Molecular Neurobiology

, Volume 41, Issue 2–3, pp 248–255 | Cite as

Targeting Glial Cells to Elucidate the Pathogenesis of Huntington’s Disease

  • Han-Yun Hsiao
  • Yijuang ChernEmail author


Huntington’s disease (HD) is a hereditary neurodegenerative disorder caused by expended CAG repeats in the Huntingtin (Htt) gene. The resultant mutant Htt (mHtt) forms aggregates in neurons and causes neuronal dysfunctions. The major characteristic of HD is the selective loss of neurons in the striatum and cortex, which leads to movement disorders, dementia, and eventual death. Expression of mHtt was also found in non-neuronal cells in the brain, suggesting non-cell-autonomous neurotoxicity in HD. As was documented in many different neurodegenerative disorders, elevated inflammatory responses are also reported in HD. To date, effective treatments for this devastating disease remain to be developed. This review focuses on the importance of glial cells and inflammation in HD pathogenesis. Potential anti-inflammatory interventions for HD are also discussed.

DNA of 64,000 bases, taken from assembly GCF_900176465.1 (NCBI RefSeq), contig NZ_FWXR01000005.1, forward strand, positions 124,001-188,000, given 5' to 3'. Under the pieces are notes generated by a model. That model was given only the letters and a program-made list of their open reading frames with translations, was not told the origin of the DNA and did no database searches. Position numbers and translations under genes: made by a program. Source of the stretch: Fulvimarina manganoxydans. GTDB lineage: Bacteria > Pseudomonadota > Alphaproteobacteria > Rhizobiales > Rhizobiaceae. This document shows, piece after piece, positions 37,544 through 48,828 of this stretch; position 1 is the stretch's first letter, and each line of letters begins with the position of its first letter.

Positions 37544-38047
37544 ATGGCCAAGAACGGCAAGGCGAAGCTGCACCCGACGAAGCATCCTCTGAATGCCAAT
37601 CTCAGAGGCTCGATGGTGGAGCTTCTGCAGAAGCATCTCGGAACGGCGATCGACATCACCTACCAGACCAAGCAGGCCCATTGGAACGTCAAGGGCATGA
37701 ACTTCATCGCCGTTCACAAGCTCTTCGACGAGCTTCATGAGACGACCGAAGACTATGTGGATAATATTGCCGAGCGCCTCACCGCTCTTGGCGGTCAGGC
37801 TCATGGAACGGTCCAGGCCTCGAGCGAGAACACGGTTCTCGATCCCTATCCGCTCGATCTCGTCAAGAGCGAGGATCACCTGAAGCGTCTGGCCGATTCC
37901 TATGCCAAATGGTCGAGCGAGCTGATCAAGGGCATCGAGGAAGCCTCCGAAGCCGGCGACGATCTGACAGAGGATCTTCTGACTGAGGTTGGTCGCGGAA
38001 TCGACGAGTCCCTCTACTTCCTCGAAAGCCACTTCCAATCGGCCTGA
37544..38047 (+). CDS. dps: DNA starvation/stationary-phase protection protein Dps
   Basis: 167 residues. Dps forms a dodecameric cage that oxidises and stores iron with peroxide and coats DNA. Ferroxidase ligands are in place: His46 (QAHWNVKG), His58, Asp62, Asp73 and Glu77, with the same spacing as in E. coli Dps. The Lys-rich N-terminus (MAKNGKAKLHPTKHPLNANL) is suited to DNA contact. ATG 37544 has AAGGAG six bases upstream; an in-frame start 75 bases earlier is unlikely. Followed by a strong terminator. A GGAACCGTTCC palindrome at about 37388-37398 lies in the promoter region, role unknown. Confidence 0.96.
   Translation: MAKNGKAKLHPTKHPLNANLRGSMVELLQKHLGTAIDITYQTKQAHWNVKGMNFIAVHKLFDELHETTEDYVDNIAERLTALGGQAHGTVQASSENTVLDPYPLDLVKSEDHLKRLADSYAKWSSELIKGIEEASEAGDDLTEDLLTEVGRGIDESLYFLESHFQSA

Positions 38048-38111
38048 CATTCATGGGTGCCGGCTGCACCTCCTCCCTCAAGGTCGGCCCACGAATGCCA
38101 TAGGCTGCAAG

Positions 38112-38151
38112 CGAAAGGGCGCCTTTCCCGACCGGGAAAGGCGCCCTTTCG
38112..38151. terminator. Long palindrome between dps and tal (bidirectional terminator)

Huntington’s disease Astrocytes Glia Inflammation Neurodegenerative disorder 


Amyloid β peptide


Alzheimer’s disease


Amyotrophic lateral sclerosis


Brain-derived neurotrophic factor


Central nervous system


Astroglial glutamate transporter




Huntington’s disease


Mutant Htt


Inducible nitric oxide synthase


Nitric oxide




Reactive oxygen species





We thank Mr. Dan Chamberlin and Ms. Ihua Hsieh for reading and editing the manuscript, and Mr. Jung-Rung Hung for the artwork. This work was supported by grants (NSC97-2321-B-001-030) from the National Science Council and Academia Sinica, Taipei, Taiwan.


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© Springer Science+Business Media, LLC 2010

Authors and Affiliations

  1. 1.Division of NeuroscienceInstitute of Biomedical Sciences, Academia SinicaTaipeiTaiwan
  2. 2.Institute of NeuroscienceNational Yang Ming UniversityTaipeiTaiwan

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